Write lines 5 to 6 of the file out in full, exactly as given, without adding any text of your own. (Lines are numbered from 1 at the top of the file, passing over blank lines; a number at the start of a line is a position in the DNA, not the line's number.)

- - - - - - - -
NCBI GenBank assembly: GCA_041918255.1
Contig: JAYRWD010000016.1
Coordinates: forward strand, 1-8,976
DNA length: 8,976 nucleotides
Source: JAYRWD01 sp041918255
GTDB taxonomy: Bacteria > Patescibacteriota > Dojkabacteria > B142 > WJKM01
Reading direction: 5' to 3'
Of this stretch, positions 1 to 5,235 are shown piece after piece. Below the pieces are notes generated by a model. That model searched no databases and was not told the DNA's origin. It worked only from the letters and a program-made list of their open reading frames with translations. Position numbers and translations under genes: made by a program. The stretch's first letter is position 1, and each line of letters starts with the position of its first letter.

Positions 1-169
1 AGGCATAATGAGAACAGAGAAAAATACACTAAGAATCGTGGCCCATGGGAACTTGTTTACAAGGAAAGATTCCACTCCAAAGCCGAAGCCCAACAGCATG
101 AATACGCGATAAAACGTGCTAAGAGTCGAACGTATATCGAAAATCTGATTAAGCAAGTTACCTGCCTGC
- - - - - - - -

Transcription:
Source: JAYRWD01 sp041918255
GTDB taxonomy: Bacteria > Patescibacteriota > Dojkabacteria > B142 > WJKM01